• KSBNS 2024


Original Article

Exp Neurobiol 2017; 26(6): 369-379

Published online December 31, 2017

© The Korean Society for Brain and Neural Sciences

Metagenome Analysis of Bodily Microbiota in a Mouse Model of Alzheimer Disease Using Bacteria-derived Membrane Vesicles in Blood

Jin-Young Park1, Juli Choi1, Yunjin Lee1, Jung-Eun Lee1, Eun-Hwa Lee1, Hye-Jin Kwon1, Jinho Yang2, Bo-Ri Jeong2, Yoon-Keun Kim2 and Pyung-Lim Han1,3*

1Department of Brain and Cognitive Sciences, Ewha Womans University, Seoul 03760, 2MD Healthcare Inc., Seoul 03923, 3Department of Chemistry and Nano Science, Ewha Womans University, Seoul 03760, Korea

Correspondence to: *To whom correspondence should be addressed.
TEL: 82-2-3277-4130, FAX: 82-2-3277-3419

Received: July 26, 2017; Revised: October 23, 2017; Accepted: December 1, 2017

Emerging evidence has suggested that the gut microbiota contribute to brain dysfunction, including pathological symptoms of Alzheimer disease (AD). Microbiota secrete membrane vesicles, also called extracellular vesicles (EVs), which contain bacterial genomic DNA fragments and other molecules and are distributed throughout the host body, including blood. In the present study, we investigated whether bacteria-derived EVs in blood are useful for metagenome analysis in an AD mouse model. Sequence readings of variable regions of 16S rRNA genes prepared from blood EVs in Tg-APP/PS1 mice allowed us to identify over 3,200 operational taxonomic units corresponding to gut microbiota reported in previous studies. Further analysis revealed a distinctive microbiota landscape in Tg-APP/PS1 mice, with a dramatic alteration in specific microbiota at all taxonomy levels examined. Specifically, at the phylum level, the occupancy of p_Firmicutes increased, while the occupancy of p_Proteobacteria and p_Bacteroidetes moderately decreased in Tg-APP/PS1 mice. At the genus level, the occupancy of g_Aerococcus, g_Jeotgalicoccus, g_Blautia, g_Pseudomonas and unclassified members of f_Clostridiale and f_Ruminococcaceae increased, while the occupancy of g_Lactobacillus, unclassified members of f_S24-7, and g_Corynebacterium decreased in Tg-APP/PS1 mice. A number of genus members were detected in Tg-APP/PS1 mice, but not in wild-type mice, while other genus members were detected in wild-type mice, but lost in Tg-APP/PS1 mice. The results of the present study suggest that the bodily microbiota profile is altered in Tg-APP/PS1 mice, and that blood EVs are useful for the metagenome analysis of bodily microbiota in AD.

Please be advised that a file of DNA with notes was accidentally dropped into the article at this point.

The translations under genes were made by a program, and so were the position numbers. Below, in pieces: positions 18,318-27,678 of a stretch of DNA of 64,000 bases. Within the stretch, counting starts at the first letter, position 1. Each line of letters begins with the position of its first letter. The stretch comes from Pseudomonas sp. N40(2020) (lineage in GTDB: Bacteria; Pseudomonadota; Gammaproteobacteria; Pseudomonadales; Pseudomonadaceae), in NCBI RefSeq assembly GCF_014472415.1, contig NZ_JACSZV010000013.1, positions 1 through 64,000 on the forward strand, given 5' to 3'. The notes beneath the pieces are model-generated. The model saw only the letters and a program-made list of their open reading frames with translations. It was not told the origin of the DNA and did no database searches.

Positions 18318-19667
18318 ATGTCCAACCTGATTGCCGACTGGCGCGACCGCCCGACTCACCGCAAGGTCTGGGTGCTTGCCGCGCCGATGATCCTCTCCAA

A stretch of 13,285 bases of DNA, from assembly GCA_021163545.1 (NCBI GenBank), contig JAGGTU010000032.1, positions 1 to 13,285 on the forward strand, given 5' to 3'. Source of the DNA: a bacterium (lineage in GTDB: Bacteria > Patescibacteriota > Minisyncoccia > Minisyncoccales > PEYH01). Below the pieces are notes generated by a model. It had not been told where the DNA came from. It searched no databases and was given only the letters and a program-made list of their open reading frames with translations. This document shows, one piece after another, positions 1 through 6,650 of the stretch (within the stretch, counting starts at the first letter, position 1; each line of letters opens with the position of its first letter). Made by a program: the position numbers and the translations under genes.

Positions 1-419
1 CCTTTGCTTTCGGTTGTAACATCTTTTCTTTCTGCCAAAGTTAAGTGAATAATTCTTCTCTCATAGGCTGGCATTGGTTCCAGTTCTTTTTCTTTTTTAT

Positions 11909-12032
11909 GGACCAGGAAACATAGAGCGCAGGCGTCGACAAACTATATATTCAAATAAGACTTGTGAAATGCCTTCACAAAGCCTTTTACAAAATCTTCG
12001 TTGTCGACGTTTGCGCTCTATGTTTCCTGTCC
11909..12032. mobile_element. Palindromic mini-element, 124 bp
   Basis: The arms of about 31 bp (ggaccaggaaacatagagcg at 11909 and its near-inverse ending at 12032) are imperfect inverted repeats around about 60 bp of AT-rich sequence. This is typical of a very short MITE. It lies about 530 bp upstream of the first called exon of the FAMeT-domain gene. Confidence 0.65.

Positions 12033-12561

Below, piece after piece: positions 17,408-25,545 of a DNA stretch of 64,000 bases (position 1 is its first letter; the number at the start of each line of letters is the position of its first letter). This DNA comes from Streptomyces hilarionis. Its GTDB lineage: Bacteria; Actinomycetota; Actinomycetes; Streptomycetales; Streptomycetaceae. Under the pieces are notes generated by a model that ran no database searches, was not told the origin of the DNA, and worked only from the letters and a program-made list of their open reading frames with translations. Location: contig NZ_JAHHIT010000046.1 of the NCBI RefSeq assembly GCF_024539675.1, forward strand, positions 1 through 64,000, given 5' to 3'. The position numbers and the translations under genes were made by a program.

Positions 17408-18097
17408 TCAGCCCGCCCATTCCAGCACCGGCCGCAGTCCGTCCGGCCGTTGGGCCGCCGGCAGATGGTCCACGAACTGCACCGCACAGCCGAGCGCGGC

Graphical Abstract

Keywords: Alzheimer Disease, Microbiota, Metagenomics